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$14m bakery bill

The Bahamas has racked up a sweet tab of$14 million for baked goods imports in 2009, according to a regional trade report, with no significant exports made in this category to significantly balance that outflow.

According to the Caribbean Community’s(CARICOM)Office of Trade Negotiations report on CARICOM Baked Products Trade, The Bahamas comes in third in a ranking of countries in the region that have contributed to the region’s$108.5 million baked product import bill.

“Haiti was the top CARICOM importer of baked products in 2009, spending some$17 million in import spending,”said the report.”Other CARICOM member states with significant baked products import spending in 2009 were Jamaica(at$16 million), The Bahamas(at$15 million), Trinidad and Tobago(at$14 million)and Barbados(at$9 million).”

While CARICOM baked product exporters generated$52.7 million in international sales in 2009, The Bahamas was unable to play a major role in that category. That’s despite”trade agreements such as the Economic Partnership

Agreement-which provides duty relief for everything that can be produced in the region(subject to rules of origin compliance), the Latin American trade agreements that the region continues to benefit from, the Caribbean Basin Initiative and CaribCan arrangements, in addition to the CSME which provides another tool to assist regional bakeries to internationalize through eliminating tariffs and other barriers to export trade,”noted the report.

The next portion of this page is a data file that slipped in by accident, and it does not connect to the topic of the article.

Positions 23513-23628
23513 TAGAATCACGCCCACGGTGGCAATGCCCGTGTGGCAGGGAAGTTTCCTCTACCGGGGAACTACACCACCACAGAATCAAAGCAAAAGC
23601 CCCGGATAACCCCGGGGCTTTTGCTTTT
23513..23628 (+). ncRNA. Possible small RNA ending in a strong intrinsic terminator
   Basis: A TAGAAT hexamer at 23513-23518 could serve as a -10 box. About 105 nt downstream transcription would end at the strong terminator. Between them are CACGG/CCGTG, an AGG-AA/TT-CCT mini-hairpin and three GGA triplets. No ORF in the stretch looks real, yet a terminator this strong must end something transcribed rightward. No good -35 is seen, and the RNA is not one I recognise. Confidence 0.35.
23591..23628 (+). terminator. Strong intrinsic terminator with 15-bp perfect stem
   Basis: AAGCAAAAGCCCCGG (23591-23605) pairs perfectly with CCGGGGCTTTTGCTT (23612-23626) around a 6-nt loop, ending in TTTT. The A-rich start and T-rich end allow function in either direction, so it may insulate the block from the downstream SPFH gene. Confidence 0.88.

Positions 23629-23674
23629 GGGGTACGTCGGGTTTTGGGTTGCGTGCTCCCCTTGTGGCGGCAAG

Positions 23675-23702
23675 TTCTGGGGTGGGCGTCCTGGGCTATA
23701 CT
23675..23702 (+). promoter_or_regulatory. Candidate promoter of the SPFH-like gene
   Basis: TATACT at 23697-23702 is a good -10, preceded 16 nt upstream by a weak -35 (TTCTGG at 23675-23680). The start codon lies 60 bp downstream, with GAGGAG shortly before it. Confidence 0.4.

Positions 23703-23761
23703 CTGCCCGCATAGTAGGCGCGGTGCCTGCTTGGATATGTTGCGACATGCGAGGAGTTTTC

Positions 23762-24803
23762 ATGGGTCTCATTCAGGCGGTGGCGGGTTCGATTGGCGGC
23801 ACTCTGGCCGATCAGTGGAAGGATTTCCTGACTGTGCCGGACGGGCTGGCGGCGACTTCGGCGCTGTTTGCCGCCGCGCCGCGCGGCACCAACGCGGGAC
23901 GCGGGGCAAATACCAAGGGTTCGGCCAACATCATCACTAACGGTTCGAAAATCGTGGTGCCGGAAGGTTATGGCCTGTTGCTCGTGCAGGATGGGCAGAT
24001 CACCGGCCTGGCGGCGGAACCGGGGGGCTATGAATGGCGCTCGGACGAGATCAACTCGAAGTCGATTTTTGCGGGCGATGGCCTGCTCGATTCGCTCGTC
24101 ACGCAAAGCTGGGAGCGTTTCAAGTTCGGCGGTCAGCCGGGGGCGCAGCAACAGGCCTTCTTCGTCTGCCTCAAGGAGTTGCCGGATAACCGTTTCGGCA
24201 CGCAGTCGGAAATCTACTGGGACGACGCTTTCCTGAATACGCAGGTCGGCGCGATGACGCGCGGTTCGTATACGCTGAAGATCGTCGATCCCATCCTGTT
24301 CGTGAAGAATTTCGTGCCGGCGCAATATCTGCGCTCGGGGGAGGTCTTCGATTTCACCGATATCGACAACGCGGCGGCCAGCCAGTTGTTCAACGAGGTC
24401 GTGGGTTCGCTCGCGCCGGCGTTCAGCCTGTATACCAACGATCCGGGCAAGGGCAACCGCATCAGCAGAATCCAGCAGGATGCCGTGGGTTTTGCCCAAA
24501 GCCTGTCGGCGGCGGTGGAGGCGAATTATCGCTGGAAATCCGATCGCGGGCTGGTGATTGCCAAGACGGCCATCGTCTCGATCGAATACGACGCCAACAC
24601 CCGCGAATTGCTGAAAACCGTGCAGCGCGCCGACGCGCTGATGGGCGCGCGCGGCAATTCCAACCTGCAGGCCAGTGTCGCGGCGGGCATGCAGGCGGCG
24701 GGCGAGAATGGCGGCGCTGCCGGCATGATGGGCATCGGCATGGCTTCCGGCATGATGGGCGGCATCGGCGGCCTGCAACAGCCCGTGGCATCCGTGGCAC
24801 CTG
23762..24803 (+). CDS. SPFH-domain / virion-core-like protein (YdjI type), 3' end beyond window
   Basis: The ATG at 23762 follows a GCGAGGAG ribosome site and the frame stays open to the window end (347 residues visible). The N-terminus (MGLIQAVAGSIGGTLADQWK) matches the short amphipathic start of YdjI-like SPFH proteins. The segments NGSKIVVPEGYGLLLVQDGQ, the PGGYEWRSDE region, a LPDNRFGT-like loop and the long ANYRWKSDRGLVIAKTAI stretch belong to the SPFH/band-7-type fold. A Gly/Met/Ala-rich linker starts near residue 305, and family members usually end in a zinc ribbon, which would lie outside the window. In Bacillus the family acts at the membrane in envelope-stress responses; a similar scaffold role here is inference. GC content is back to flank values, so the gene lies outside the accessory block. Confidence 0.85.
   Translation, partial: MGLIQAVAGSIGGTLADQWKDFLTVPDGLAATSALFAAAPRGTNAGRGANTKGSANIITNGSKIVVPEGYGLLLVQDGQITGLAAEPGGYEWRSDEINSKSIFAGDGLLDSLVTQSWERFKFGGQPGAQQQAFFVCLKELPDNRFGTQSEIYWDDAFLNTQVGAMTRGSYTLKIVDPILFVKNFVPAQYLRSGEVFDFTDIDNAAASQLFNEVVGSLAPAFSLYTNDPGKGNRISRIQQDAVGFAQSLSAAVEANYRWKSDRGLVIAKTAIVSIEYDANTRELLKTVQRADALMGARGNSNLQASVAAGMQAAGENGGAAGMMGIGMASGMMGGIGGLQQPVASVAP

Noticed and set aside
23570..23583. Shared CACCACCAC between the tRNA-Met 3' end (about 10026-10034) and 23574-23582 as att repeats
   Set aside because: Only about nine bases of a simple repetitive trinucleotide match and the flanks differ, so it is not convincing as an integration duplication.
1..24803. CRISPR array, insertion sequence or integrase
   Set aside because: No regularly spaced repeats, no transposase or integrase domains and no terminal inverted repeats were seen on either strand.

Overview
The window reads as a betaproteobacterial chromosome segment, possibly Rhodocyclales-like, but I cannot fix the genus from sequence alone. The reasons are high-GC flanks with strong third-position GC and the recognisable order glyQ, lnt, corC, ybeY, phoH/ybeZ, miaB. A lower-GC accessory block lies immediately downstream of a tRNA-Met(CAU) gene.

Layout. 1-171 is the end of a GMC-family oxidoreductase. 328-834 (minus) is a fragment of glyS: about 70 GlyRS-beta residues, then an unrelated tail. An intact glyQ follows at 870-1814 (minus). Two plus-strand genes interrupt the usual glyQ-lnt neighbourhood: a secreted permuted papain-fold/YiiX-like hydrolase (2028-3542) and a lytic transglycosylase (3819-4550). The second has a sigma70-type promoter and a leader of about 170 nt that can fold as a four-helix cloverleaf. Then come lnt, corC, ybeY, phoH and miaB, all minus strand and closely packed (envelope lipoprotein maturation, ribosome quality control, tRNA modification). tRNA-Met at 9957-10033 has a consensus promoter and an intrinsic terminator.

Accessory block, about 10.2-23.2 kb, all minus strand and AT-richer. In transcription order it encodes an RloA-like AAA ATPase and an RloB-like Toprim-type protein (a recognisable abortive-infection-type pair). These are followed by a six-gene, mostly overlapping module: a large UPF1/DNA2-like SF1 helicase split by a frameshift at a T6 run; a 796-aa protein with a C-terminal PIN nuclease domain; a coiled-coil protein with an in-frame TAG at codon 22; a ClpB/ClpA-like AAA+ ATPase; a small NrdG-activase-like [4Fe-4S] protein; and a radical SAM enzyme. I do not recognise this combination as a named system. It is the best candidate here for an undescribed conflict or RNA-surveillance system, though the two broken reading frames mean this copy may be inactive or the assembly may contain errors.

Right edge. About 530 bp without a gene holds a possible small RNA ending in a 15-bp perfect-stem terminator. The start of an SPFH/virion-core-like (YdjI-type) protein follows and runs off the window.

Thegovernment has been unable to put a dent into the near$500 million food import bill, with President of the Bahamas Agricultural Producers Association(BAPA)Keith Campbelladding that an active approach needs to be taken to cut into that bill, with local farmers being the key.

He toldGuardian Businesslast week that more involvement from farmers in the country will be essential to reducing The Bahamas’food import tab, pointing to the creation of more programs that encourage growth in the sector.

“Bahamian farmers play the biggest role and really are vital to reducing the food import bill, there’s no secret about that,”Campbell said in an earlier interview.”More co-operatives need to be formed to increase activity among farmers and position them to contribute to the economy by the production of their own products. They play a pivotal role.”

The BAPA head added that recording such a high food import bill year after year shouldn’t come as a surprise, as a great supply is needed to support the population throughout The Bahamas. However, he said developing the local sector would translate into a noticeable difference in the total.

“We have a lot of tourists that come in the country so it’s understandable to have such a high bill,”he said.”We can’t produce every product that we import, but if we take the right approach in developing our local products then it will go a long way in reducing the import bill over time and will go a long way in development.”

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